Unix Timestamp to hex conversion ..

Discussion in 'C++' started by ssmile03@gmail.com, Nov 8, 2013.

  1. Guest

    I am getting UNIX Timestamp as "1383889129". The ONLINE string to hex conversion gives me "31 33 38 33 38 38 39 31 32 39" which is 10 bytes but I wish to have only 8 bytes.

    Can I be helped.
     
    , Nov 8, 2013
    #1
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  2. Ian Collins Guest

    wrote:
    > I am getting UNIX Timestamp as "1383889129". The ONLINE string to hex
    > conversion gives me "31 33 38 33 38 38 39 31 32 39" which is 10 bytes
    > but I wish to have only 8 bytes.
    >
    > Can I be helped.


    If you ask a C++ question you probably can.

    --
    Ian Collins
     
    Ian Collins, Nov 8, 2013
    #2
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  3. jacob navia Guest

    Le 08/11/2013 06:44, a écrit :
    > I am getting UNIX Timestamp as "1383889129". The ONLINE string to hex conversion gives me "31 33 38 33 38 38 39 31 32 39"


    which is 10 bytes but I wish to have only 8 bytes.
    >
    > Can I be helped.
    >

    You are convertinv twice
    1) Converting binary 1383889129 into a character string "1383889129".
    2) Then you convert THAT STRING AGAIN into hexadecimal.

    You should convert DIRECTLY 1383889129 into 0x527C78E9 which is 8 bytes.
     
    jacob navia, Nov 8, 2013
    #3
  4. On 08.11.2013 06:44, wrote:
    > I am getting UNIX Timestamp as "1383889129". The ONLINE string to hex
    > conversion gives me "31 33 38 33 38 38 39 31 32 39" which is 10 bytes
    > but I wish to have only 8 bytes.


    There are three main ways to express a `double` value as a string of hex
    digits:

    A) Express the value in decimal, express each character of that as two
    hex digits.

    B) Use the hexadecimal conversion of C99/C++11. Compiler support for the
    C++ level is still sketchy. But using e.g. printf, this expresses the
    value directly but not uniquely in the base 16 system.

    C) Cast the value to unsigned integer of sufficient number of bits,
    express that integer value in hex.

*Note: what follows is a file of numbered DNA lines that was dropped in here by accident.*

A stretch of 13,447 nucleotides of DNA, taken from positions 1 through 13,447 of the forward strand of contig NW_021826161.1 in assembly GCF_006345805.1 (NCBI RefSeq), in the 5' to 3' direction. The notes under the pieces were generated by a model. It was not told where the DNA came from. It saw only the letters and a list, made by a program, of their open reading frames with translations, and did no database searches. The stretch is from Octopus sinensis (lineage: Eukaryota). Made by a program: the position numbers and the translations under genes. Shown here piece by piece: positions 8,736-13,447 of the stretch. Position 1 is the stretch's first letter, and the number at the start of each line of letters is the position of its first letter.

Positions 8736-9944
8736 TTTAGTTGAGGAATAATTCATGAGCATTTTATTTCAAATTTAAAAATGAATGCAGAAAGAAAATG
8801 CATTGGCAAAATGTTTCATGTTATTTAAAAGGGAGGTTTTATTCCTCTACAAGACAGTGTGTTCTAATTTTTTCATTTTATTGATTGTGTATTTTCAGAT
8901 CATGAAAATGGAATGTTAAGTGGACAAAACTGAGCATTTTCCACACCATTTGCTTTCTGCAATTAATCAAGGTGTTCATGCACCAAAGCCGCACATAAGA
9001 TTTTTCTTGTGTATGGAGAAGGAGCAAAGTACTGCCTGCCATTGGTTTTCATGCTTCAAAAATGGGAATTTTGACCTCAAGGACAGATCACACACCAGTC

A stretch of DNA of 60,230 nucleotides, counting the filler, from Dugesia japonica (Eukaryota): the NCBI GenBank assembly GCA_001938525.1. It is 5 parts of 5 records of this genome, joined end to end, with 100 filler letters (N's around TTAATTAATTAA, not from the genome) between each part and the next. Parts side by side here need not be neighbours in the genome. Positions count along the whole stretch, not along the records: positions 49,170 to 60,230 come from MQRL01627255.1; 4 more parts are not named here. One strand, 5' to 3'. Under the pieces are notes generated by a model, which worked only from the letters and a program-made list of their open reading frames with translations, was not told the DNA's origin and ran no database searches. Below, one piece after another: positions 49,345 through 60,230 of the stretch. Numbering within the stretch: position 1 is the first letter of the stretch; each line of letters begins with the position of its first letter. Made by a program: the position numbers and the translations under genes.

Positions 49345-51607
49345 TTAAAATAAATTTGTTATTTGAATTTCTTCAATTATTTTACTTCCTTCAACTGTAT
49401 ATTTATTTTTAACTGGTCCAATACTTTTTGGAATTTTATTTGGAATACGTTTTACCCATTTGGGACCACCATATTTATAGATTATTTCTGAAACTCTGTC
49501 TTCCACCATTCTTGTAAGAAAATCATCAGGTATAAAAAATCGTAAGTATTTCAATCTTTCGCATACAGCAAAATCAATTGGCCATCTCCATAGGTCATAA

The common convention, e.g. for Mathematica, seems to be (C), while you
    appear to have employed (A).

    Cheers & hth.,

    - Alf
     
    Alf P. Steinbach, Nov 8, 2013
    #4
  5. On 08.11.2013 10:18, Alf P. Steinbach wrote:
    > On 08.11.2013 06:44, wrote:
    >> I am getting UNIX Timestamp as "1383889129". The ONLINE string to hex
    >> conversion gives me "31 33 38 33 38 38 39 31 32 39" which is 10 bytes
    >> but I wish to have only 8 bytes.

    >
    > There are three main ways to express a `double` value as a string of hex
    > digits:
    >
    > A) Express the value in decimal, express each character of that as two
    > hex digits.
    >
    > B) Use the hexadecimal conversion of C99/C++11. Compiler support for the
    > C++ level is still sketchy. But using e.g. printf, this expresses the
    > value directly but not uniquely in the base 16 system.
    >
    > C) Cast the value to unsigned integer of sufficient number of bits,
    > express that integer value in hex.
    >
    > The common convention, e.g. for Mathematica, seems to be (C), while you
    > appear to have employed (A).


    By "cast" I meant reinterpreting the bits of the value. This can be done
    by a `reinterpret_cast` of a pointer or reference to the value, or e.g.
    by `memcpy`. A good choice for destination type is array of unsigned `char`.


    Cheers & hth.,

    - Alf
     
    Alf P. Steinbach, Nov 8, 2013
    #5
  6. On 11/8/2013 12:44 AM, wrote:
    > I am getting UNIX Timestamp as "1383889129". The ONLINE string to hex conversion gives me "31 33 38 33 38 38 39 31 32 39" which is 10 bytes but I wish to have only 8 bytes.
    >
    > Can I be helped.
    >


    I took your number, guessed that it was decimal, started Calculator,
    pasted the number into the 'Programmer' view while 'Dec' was selected,
    then selected 'Hex' and got 527C78E9, which I then copied and pasted
    here. How hard that?

    V
    --
    I do not respond to top-posted replies, please don't ask
     
    Victor Bazarov, Nov 8, 2013
    #6
  7. On Fri, 08 Nov 2013 09:33:36 +0100, jacob navia <>
    wrote:

    >Le 08/11/2013 06:44, a écrit :
    >> I am getting UNIX Timestamp as "1383889129". The ONLINE string to hex conversion gives me "31 33 38 33 38 38 39 31 32 39"

    >
    >which is 10 bytes but I wish to have only 8 bytes.
    >>
    >> Can I be helped.
    >>

    >You are convertinv twice
    >1) Converting binary 1383889129 into a character string "1383889129".
    >2) Then you convert THAT STRING AGAIN into hexadecimal.
    >
    >You should convert DIRECTLY 1383889129 into 0x527C78E9 which is 8 bytes.


    It is eight hex digits but it is only four 8-bit bytes.

    --
    Remove del for email
     
    Barry Schwarz, Nov 8, 2013
    #7
  8. In article <>,
    <> wrote:
    >I am getting UNIX Timestamp as "1383889129". The ONLINE string to hex
    >conversion gives me "31 33 38 33 38 38 39 31 32 39" which is 10 bytes
    >but I wish to have only 8 bytes.


    std::cout << std::hex << time(NULL) << std::endl;

    Mike.
     
    Miquel van Smoorenburg, Nov 9, 2013
    #8
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